Politics in India
Raman, A. S., Contemporary Review
At the end of this month India will begin to elect its new Lower House (Lok Sabha) for the 11th five year term. There are pointers to a hung Parliament. Apparently none of the political parties will be able to form the government. Even the 1991 General Election produced a hung Parliament. The Congress (I), the present ruling party over which Prime Minister Narasimha Rao presides, was not comfortably placed in the Lower House. But gradually, by sleight of hand, he converted the minority into a majority and formed a politically stable but morally shaky government which, surviving many no-confidence motions, still continues as testimony to his Machiavellian style of political management. Even today his party does not have a majority in the Upper House (Rajya Sabha).
As the saying goes, some people are born great, some achieve greatness and some have greatness thrust on them. The Indian Prime Minister belongs to the third category. The halo around the Nehrus - Jawaharlal, his daughter, Indira Gandhi, and her elder son, Rajiv Gandhi, who as Prime Ministers for nearly four decades ruled the country as benevolent despots in the guise of progressive democrats - had dazzled him out of sight. He had no option but to lie low, carrying out their orders like their most obedient servant. But he always had his own assessment of their performance which secretly and discreetly he kept to himself, while they were alive. Even in their lifetime, on occasion, he would attack them in the media, but only anonymously or pseudonymously. He dismissed, for example, Rajiv Gandhi in a magazine article published in 1990, a year before the latter's death, as a brash, immature, impetuous and self-destructive megalomaniac. Naturally, Rao finds himself distanced from Sonia Gandhi, the Italian widow of his bete noir.
Had it not been for Rajiv Gandhi's tragic assassination on May 21, 1991, by a woman member of Sri Lanka's LTTE suicide squad, Rao would have had no chance at all of coming to power. In fact the tragedy occurred when Rao was about to call it a day, pack up his bags and retire to a quiet retreat to pursue his literary interests to which he feels passionately committed. His dramatic rise to power was due to a combination of factors, such as (1) the political vacuum created by Rajiv Gandhi's murder, (2) Sonia Gandhi's uncompromising refusal to step into her husband's outsize shoes, (3) Rao's own deceptively humble, clean, utterly self-effacing, elder statesmanly stance, (4) the north-south divide coming into sharp focus with a tilt towards the south's politically, if not numerically, strong claim to the country's top post, (5) Sonia Gandhi's reportedly decisive support because of his noncontroversial record and general acceptability to all shades of political opinion and (6) his impressive track record as a sound and mature administrator and shrewd and mellow player of political games without hurting anyone. As confirmed by subsequent events, he was the best choice in the circumstances.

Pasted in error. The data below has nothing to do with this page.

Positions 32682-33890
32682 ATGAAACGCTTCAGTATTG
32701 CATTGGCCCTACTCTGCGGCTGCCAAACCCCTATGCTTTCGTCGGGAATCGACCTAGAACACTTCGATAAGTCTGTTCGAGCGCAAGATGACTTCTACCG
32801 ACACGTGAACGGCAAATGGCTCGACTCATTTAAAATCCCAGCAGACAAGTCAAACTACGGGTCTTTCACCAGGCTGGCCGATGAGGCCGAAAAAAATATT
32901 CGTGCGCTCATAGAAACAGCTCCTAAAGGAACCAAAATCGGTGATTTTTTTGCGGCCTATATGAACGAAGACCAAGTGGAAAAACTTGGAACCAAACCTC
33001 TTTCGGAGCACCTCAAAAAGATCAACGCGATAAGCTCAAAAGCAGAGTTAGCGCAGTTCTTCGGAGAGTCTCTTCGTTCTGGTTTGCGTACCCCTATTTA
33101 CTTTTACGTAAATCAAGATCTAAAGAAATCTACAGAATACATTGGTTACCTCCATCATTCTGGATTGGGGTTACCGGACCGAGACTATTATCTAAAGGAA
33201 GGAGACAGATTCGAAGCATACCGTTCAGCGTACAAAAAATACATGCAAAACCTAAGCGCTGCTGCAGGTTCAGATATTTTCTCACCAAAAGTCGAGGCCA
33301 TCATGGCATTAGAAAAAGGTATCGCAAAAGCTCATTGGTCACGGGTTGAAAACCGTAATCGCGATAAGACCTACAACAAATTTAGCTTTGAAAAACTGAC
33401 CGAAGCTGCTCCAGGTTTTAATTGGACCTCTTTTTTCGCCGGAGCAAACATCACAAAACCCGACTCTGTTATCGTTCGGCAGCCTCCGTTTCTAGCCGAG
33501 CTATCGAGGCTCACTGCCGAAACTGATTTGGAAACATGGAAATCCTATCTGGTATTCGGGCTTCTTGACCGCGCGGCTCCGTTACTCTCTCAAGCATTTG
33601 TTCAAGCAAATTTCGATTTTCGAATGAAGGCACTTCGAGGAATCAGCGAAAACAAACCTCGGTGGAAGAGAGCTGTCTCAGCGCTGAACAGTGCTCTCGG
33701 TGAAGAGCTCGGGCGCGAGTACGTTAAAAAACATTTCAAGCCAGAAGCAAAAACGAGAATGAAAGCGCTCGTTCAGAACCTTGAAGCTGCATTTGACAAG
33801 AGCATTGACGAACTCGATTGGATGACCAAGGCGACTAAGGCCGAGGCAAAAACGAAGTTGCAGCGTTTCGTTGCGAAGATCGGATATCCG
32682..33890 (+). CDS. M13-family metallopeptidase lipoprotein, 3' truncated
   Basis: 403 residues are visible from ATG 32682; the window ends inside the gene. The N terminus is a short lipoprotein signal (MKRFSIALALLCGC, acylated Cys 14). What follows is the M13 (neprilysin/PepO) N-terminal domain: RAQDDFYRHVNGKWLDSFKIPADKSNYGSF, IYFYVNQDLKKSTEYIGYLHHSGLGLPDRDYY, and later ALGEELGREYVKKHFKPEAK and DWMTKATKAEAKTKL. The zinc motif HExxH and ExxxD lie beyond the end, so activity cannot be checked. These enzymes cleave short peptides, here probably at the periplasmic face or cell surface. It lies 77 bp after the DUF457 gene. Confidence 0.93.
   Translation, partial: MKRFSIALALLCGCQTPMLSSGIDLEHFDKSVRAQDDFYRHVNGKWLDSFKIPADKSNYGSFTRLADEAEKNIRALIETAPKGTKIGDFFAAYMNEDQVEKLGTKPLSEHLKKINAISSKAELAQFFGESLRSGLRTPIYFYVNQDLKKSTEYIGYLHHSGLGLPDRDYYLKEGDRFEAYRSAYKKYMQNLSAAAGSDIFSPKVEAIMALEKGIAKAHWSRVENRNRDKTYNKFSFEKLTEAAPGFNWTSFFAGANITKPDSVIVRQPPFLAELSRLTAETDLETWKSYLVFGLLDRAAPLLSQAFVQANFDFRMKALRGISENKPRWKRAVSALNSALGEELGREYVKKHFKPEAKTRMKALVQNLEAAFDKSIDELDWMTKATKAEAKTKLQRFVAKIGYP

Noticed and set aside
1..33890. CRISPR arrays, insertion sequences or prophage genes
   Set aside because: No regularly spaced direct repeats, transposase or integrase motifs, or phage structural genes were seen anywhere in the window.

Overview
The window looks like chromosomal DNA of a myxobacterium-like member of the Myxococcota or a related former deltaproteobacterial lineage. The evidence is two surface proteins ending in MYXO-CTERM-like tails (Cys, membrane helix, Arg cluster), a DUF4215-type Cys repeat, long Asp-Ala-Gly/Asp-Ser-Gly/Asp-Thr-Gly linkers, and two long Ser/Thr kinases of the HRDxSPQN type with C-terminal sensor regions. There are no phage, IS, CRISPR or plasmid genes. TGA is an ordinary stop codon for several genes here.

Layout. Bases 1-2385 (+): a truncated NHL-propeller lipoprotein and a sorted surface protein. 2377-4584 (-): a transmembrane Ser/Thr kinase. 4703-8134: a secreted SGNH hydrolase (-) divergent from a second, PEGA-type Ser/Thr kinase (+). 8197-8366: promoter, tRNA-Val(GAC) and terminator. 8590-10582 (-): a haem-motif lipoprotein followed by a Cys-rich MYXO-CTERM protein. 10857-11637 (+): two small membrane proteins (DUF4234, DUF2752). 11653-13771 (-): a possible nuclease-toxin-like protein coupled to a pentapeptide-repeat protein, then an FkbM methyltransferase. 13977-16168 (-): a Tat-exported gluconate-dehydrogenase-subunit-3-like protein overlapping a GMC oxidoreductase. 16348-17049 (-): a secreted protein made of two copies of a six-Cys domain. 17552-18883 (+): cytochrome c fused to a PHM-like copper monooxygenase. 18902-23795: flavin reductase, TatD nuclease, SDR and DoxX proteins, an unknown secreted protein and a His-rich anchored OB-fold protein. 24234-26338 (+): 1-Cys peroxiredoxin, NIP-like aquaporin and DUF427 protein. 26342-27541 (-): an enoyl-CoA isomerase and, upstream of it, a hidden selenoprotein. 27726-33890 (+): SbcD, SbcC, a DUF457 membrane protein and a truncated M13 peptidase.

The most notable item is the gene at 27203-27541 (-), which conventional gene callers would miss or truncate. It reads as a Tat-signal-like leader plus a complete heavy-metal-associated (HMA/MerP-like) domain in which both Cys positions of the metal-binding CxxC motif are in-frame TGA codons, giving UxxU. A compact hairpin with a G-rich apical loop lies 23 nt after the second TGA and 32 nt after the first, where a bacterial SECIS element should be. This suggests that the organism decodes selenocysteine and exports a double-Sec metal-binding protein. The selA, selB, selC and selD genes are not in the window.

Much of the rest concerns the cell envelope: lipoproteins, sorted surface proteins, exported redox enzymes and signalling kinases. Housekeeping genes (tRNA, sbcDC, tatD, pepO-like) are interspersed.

Rao has been running the country fairly competently, though there has been no visible improvement in the quality of life at any level - including the affluent in the top bracket who, since the opening up of India's trade and industry to the juggernaut of international penetration, have been forced to remain content only with mergers, partnerships and outright purchases. One unfortunate development of Rao's economic reforms is the widening of the rich-poor divide. However, these have liberated the national economy from the excesses of State regulation. On the political front, he has been able to free strife-torn Punjab from the grip of Sikh terrorists. The people now live in uninterrupted peace and prosperity. No doubt the assassination of the Punjab Chief Minister, Beant Singh, by a terrorist human bomb proves how fragile the peace package is. But by and large the situation is stable and the credit should go to Rao, Beant Singh and the tough, no-nonsense police chief, K. …